Now that you have a well-thought-out argument of the benefits, it’s time to determine what exactly the costs are.
  1. Time Off - The first cost that the conference will incur is time away from your primary job functions. Your mock schedule should allow you to determine which days you want to attend the conference, so adding that plus travel time will give you the total number of days. If you are concerned that the total amount of time may be a deal breaker, be sure to look at compromises, including working remotely from the conference between sessions, or worst case, using vacation time for some portion of the time.
  2. Registration - The next cost is the registration cost of the conference. Once again, using your mock schedule, you will be able to determine if you will need a full conference registration or a day pass. Be sure to look into early registration vs. regular registration fees. Also, if you know another member of your company who is attending the conference and this is your first Spring Meeting, you can take advantage of a special promotion being run for this conference which enables you to get 50% off your registration fee.
  3. Travel - Next on the list of costs is transportation. If you are lucky enough to live within driving distance of Houston, that's great; the only thing you need to determine is mileage. If you will require a flight, however, look into the approximate cost of flights and be willing to do everything in your power to get the best rate, such as driving to a slightly farther airport or taking an early morning or late night flight. Also determine the best way to get from the airport to your hotel (taxi, public transportation, or rental car). If you know others who are attending the conference, you may be able to coordinate your flights so you can share a taxi in order to reduce costs.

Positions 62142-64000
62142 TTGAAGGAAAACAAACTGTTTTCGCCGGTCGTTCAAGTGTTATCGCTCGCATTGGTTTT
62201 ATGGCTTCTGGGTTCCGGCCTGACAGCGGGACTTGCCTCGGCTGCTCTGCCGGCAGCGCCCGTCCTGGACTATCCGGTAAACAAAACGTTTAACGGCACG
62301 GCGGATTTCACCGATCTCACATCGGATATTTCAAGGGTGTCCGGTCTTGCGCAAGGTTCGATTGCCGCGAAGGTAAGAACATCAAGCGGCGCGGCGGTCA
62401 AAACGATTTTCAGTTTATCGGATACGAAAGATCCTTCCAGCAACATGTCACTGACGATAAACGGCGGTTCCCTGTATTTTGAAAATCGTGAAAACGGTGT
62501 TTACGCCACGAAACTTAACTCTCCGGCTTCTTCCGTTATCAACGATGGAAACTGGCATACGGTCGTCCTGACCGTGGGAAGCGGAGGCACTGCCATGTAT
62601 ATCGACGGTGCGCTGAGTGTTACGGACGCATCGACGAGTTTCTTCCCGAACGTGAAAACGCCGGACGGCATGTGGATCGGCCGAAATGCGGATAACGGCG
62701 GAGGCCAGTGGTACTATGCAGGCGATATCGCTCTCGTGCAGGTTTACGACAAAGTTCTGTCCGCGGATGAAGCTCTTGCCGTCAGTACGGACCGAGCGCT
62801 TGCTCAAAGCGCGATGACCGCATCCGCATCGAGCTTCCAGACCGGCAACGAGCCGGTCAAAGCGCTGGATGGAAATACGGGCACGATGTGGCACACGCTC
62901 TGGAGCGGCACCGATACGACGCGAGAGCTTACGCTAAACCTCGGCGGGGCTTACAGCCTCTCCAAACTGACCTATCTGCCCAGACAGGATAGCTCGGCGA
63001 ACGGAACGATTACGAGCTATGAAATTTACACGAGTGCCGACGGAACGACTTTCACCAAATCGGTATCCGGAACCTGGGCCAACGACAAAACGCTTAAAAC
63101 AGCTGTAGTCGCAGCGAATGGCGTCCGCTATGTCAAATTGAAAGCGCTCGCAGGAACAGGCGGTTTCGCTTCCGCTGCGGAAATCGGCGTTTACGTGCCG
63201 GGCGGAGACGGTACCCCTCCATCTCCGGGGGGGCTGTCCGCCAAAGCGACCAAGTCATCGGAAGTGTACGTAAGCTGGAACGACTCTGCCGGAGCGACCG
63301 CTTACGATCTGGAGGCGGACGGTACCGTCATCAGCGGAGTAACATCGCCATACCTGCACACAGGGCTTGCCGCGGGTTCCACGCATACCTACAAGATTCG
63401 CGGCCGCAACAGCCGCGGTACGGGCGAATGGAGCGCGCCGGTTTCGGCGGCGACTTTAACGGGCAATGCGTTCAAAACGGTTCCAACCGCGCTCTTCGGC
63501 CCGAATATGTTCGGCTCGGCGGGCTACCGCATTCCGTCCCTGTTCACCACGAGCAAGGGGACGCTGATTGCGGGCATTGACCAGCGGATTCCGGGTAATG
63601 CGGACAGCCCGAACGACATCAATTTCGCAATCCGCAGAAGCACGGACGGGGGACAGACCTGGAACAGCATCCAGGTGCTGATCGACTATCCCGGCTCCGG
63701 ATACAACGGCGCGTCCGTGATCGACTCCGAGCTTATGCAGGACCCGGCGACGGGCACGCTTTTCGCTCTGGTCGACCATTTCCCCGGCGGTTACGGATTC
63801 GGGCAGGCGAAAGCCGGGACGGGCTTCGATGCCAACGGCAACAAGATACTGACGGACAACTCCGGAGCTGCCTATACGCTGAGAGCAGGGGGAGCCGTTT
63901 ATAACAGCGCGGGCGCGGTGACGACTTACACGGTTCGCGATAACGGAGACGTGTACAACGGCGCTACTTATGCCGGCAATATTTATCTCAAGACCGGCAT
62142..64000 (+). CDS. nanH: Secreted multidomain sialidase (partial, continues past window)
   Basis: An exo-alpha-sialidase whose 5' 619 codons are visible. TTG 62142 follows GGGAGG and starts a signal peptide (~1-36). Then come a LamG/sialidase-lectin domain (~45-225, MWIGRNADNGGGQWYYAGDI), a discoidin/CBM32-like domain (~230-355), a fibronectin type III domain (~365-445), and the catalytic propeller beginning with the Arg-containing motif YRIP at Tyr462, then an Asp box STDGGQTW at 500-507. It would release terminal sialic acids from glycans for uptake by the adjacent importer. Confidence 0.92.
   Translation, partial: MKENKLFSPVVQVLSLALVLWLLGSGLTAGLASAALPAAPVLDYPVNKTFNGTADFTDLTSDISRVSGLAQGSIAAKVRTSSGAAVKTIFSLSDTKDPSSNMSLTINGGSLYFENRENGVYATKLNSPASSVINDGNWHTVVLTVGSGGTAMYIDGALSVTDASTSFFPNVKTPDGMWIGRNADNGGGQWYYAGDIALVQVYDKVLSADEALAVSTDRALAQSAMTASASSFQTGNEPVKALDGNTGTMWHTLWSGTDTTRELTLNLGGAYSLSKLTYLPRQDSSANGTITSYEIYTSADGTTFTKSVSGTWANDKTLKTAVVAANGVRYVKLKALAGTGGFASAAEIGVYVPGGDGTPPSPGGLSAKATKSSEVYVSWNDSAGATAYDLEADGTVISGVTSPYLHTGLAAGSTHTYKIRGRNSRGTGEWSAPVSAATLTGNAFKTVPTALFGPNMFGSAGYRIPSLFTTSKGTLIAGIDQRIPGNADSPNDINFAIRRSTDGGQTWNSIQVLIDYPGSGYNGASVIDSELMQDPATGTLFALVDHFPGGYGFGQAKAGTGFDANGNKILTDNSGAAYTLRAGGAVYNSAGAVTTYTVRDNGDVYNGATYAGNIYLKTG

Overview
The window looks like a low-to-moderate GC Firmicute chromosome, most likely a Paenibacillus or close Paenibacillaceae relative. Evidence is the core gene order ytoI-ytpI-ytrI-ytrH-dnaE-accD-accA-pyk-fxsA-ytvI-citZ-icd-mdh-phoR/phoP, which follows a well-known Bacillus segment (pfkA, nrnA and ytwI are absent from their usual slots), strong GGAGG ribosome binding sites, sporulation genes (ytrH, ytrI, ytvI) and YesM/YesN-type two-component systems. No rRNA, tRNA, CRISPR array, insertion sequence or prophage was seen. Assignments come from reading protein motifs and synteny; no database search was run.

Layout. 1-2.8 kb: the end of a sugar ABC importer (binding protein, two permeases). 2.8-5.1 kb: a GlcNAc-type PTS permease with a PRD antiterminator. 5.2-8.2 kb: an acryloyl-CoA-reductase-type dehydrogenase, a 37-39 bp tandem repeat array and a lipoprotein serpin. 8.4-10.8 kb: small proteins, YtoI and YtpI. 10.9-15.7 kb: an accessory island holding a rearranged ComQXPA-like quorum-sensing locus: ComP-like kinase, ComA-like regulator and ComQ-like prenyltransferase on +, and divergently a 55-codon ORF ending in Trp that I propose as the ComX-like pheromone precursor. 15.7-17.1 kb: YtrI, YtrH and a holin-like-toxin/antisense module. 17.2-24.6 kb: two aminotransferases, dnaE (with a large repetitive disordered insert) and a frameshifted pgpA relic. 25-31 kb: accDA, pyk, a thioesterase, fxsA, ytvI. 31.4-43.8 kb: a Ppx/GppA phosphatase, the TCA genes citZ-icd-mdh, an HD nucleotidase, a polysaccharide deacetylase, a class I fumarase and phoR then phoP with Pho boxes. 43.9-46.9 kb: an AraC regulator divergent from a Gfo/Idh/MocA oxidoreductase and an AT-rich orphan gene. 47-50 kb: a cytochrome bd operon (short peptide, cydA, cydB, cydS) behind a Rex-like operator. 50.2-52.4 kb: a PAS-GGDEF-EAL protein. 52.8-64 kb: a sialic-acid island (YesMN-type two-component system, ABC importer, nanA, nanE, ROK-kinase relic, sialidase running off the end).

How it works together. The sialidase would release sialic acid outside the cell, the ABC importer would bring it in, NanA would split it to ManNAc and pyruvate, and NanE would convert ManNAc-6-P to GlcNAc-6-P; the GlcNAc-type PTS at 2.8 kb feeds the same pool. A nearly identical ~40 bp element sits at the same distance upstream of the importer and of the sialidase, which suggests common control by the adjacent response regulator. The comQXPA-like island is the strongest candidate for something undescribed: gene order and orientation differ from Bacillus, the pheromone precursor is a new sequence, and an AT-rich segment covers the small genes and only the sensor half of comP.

4. Hotel - If you require a hotel, look into rates for conferences near the hotel. Also if you know others who are attending, see if you can work out sharing a room so that each person’s company pays for 1-2 nights. Another way to cut hotel costs is by flying in the morning of the first day you want to attend the conference and out the night of the last day.
  5. Food - Now that all the big ticket items are covered, the only thing left is food. It’s up to you to determine if having your company pay for meals is going to be a deal breaker or not. This may be something that you completely leave out of your discussion and just plan on paying by yourself.
Once you have gone through this exercise, you should be well prepared to sit down with your manager. By going through and explaining to your boss the benefits of attending the Spring Meeting as well as showing him that you have minimized costs as best as you can, you’ll be telling your boss how important this conference is to you and that you’re willing to take the initiative to make it happen. Make sure that you submit a report or do a presentation of relevant material for your group when you return from the conference to reinforce the benefits of your trip. This can help secure funding for future meetings. Hopefully by taking the initiative and following our advice, you’ll be able not only to be funded to go, but you'll also make a good impression on your boss. Good luck!

One Response to “How To: Convince Your Company to Send You to the Spring Meeting”

  1. Robert S says:

    Great tips!